Joaquim Bellmunt, MD, PhD, associate professor of medicine, Harvard Medical School, director, Bladder Cancer Center, Dana-Farber Cancer Institute, discusses PD-L1 data with pembrolizumab (Keytruda) in patients with bladder cancer.
The way that PD-L1 is being scored with pembrolizumab in patients with bladder cancer is different than scores being used for other drugs, such as atezolizumab (Tecentriq), says Bellmunt. For pembrolizumab, physicians are using staining in tumor cells and immune cells divided by the number of tumor cells. In the initial report of the study, it was established that a patient with a score of more than 10% might derive benefit from pembrolizumab, says Bellmunt.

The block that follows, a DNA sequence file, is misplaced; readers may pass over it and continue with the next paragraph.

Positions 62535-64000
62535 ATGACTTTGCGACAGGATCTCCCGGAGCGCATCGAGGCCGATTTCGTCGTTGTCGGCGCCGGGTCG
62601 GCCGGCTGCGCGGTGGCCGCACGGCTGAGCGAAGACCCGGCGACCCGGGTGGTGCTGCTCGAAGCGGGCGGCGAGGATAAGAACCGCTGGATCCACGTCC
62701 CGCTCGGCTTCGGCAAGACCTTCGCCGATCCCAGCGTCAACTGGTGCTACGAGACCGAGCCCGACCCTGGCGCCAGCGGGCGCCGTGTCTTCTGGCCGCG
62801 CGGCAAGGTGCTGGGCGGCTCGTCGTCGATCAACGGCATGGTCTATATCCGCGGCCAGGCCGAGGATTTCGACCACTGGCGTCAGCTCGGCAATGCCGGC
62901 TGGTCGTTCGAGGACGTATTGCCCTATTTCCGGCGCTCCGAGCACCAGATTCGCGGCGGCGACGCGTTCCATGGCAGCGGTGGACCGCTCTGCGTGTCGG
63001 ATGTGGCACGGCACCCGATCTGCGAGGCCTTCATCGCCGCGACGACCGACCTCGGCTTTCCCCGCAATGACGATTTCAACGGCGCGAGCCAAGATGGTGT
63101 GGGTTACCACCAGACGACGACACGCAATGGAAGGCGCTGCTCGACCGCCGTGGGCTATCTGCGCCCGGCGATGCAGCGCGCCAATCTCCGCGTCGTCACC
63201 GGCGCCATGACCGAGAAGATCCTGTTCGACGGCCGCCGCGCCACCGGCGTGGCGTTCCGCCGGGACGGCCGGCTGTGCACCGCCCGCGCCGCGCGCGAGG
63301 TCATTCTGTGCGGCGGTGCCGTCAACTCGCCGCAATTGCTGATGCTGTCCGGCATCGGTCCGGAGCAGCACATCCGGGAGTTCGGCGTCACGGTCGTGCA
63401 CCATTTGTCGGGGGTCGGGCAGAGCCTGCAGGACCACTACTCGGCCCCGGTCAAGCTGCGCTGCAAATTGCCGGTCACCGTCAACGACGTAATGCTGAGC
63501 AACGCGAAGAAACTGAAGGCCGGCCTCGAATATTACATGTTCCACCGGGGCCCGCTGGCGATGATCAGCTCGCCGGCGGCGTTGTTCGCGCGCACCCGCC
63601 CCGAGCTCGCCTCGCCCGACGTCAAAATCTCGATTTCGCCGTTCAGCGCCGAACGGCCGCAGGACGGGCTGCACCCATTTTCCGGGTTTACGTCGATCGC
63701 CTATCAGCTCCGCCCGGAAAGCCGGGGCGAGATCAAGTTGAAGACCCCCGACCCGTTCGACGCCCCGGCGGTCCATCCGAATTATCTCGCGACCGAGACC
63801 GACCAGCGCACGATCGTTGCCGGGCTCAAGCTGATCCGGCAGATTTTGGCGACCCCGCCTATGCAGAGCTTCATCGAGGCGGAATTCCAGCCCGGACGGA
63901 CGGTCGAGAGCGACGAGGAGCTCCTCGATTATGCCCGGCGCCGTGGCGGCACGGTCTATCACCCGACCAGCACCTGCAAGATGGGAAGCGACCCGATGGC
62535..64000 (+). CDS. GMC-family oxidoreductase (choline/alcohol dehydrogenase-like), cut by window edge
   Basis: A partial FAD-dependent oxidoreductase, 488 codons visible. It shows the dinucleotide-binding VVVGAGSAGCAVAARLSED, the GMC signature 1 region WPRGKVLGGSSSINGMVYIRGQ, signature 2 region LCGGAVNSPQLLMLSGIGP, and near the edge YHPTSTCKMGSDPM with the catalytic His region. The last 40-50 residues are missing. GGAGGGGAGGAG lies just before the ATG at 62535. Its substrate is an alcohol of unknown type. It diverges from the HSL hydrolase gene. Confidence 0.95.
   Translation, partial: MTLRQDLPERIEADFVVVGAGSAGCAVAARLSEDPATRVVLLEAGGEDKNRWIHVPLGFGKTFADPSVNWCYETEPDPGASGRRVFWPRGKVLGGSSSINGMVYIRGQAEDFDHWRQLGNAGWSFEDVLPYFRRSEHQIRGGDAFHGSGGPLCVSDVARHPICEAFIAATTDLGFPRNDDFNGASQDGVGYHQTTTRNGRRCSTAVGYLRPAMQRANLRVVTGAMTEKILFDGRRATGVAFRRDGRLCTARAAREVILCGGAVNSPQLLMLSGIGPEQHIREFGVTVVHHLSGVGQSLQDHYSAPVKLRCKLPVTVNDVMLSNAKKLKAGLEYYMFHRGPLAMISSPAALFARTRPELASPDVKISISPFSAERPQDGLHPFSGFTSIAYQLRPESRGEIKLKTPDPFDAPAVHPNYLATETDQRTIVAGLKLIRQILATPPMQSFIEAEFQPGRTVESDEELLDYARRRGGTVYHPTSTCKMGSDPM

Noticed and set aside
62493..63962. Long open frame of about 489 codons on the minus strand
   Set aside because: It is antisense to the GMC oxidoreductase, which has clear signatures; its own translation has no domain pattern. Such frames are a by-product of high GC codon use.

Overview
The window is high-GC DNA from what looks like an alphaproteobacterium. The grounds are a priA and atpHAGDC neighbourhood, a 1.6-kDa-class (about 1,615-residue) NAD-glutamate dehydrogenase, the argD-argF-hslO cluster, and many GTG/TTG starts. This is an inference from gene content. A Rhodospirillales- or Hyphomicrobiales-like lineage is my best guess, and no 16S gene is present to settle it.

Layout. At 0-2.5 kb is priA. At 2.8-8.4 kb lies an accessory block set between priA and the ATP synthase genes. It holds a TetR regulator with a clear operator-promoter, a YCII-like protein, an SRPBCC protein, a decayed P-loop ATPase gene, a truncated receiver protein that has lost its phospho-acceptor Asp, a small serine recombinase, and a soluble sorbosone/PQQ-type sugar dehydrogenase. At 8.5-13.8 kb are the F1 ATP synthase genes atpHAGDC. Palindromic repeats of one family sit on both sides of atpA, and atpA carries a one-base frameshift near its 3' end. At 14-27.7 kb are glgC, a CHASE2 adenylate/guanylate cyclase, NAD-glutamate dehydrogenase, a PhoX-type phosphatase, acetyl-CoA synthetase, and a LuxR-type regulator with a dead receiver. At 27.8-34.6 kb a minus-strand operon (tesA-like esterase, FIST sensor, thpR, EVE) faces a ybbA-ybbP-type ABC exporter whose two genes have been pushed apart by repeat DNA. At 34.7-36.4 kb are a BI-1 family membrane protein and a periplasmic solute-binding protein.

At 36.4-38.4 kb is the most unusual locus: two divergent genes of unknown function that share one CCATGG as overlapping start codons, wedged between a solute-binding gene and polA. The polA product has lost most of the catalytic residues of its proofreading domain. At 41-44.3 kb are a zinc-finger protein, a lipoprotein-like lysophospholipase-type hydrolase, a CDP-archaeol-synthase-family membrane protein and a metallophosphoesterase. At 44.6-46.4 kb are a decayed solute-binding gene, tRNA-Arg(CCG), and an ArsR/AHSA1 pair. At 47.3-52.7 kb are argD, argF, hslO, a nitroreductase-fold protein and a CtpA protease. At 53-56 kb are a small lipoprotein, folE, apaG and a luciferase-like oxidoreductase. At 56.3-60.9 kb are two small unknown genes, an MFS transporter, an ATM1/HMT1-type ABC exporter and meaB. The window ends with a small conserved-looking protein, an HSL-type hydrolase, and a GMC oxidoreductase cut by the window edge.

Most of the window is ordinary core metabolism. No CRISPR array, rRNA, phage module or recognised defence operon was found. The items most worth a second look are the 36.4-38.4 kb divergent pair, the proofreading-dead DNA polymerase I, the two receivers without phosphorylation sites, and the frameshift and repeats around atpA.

However, there was not a difference in patients who had a PD-L1–positivity score of more than 10%. The benefit was there and the hazard ratio was much better, but there was no change in terms of median survival or in terms of substantial improvement, explains Bellmunt. Therefore, PD-L1 in the pembrolizumab-treated patients does not seem to impact therapeutic decision.